Thank you very much. First, my compliments to IISS for this all-female panel, of course with the exception of the moderator, Dr Chipman. My question is addressed to the Australian Minister of Defence. Could you respond please to what the US Secretary of Defense Mattis just said before this panel and to what extent was he reassuring enough in terms of the US commitment to the Asia-Pacific, to security in the Asia-Pacific, in terms of statements but also in terms of actions? The French Minister just said that she was reassured, I understood, but the Australian point of view is different and of course geographically also Australia is in a very different area, so could you comment on that?

Dr John Chipman, Director-General and Chief Executive, IISS

Thank you. The third and final question from Indonesia, Sylvia Yazid.

Dr Sylvia Yazid, Head, International Relations, Parahyangan Catholic University

Thank you, I will make it short. I would like to know the position and the role of civil society in these efforts of upholding the rules-based regional order, because we need to exhaust all resources and involve all actors for this complex issue. So, civil society. Thank you.

Dr John Chipman, Director-General and Chief Executive, IISS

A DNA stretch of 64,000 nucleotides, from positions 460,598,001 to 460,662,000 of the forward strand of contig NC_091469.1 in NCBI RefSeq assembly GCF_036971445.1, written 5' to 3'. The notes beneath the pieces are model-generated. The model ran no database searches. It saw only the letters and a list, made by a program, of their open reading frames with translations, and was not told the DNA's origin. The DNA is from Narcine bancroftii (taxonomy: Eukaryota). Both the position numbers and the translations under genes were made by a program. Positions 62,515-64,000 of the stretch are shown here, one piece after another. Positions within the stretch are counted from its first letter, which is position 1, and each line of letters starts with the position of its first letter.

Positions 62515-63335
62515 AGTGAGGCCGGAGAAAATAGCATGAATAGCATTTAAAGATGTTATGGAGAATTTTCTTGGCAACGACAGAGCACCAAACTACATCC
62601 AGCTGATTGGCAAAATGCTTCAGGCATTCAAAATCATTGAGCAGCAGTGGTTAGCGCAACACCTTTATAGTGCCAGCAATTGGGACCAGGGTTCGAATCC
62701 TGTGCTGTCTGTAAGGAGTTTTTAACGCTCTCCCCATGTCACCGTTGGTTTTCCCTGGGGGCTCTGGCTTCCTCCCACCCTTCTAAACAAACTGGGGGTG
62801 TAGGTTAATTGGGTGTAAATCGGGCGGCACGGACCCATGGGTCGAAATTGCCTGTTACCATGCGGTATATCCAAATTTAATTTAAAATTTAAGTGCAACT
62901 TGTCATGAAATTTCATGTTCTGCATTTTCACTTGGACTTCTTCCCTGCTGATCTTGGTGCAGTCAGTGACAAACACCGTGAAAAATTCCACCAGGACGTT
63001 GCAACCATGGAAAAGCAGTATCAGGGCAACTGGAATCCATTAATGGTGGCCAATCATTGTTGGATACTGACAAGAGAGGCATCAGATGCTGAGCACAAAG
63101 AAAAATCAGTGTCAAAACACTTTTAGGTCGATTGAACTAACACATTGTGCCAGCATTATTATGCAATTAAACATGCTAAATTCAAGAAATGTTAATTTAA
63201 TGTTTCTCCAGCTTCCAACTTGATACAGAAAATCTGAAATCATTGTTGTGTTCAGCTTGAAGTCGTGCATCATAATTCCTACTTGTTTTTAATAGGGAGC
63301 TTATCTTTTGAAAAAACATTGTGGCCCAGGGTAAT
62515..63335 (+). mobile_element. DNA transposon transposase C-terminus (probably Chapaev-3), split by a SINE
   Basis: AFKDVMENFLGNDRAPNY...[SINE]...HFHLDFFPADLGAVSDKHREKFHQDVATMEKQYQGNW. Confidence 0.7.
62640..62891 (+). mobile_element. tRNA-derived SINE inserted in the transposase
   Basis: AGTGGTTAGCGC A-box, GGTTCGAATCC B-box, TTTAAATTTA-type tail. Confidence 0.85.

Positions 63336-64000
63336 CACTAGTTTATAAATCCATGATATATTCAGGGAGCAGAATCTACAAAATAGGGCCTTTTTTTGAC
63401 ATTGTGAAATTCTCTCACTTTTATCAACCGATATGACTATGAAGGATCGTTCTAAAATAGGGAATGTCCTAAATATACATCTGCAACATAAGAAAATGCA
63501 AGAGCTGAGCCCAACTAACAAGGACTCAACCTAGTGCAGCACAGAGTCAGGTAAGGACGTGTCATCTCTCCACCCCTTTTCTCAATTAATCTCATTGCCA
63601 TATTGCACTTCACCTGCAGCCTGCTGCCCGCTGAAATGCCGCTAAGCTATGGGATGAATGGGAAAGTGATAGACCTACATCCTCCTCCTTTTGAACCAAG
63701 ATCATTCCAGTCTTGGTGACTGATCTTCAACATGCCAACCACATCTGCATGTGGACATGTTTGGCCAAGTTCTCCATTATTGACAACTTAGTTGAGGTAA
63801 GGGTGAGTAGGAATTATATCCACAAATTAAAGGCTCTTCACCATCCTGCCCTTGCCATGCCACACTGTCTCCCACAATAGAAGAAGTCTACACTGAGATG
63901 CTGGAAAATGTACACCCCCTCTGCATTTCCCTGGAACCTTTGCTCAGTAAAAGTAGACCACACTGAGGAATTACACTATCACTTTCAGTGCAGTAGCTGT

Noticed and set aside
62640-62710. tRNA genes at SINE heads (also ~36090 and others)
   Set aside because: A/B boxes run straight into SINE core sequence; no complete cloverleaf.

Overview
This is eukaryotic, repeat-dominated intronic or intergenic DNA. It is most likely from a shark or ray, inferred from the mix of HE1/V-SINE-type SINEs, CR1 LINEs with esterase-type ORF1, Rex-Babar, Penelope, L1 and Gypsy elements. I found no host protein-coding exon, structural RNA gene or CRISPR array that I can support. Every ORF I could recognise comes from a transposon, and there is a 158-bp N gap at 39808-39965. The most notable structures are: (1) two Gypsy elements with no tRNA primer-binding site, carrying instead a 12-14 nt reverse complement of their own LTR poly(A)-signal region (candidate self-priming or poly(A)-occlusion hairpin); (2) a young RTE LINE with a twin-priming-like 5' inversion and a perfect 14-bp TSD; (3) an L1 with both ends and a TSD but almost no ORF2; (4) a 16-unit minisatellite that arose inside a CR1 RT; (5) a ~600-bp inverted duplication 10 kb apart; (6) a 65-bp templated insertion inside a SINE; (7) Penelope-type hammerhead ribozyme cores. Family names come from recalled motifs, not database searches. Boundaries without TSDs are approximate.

Thank you very much. I might just go actually in reverse order. So, if I can, could I start with Sylvie Goulard, Marise Payne and then Inada-San. Sylvie.

Sylvie Goulard, Minister for Armed Forces, France

The first questions were not for me, so I will focus on the third one. Now, I agree with you, we have to invent an order in which not only states are acting but where we include non-governmental organisations (NGOs) and companies and all the stakeholders in the countries that constitute the international society altogether. Here, of course, I am quite sure that the common interests of the different peoples of the world, without being idealistic, can be quite different from the ones of the countries organised as states. This is one of the fields where we have to invest. For example, the Paris Agreement on Climate was conceived with a very strong involvement of different stakeholders, because it is also the only way to make sure that something that is agreed at a global level or at the international level is eventually implemented. So I hope we can develop in the future on that. Thank you.

Marise Payne, Minister of Defence, Australia

Thank you very much. Let me start at the back end in terms of civil society. Australia has a very broad engagement in the region through our Foreign Affairs and Trade Department, but also through our Defence Cooperation Program that engages civil society. I think that is a thread, a key thread, in the fabric that I referred to earlier. We know that as we seek to strengthen and work with countries in the region – I think Secretary Mattis used the term ‘empower’ countries in the region – that that's not possible without the engagement of civil society and the broad communities as well. So that is a threshold step that we must be taking in all our work. The frameworks that we have spoken about today, the parts of the regional security architecture that exist, we need to ensure they are complemented by comparable engagements in civil society. That is the first thing I would say.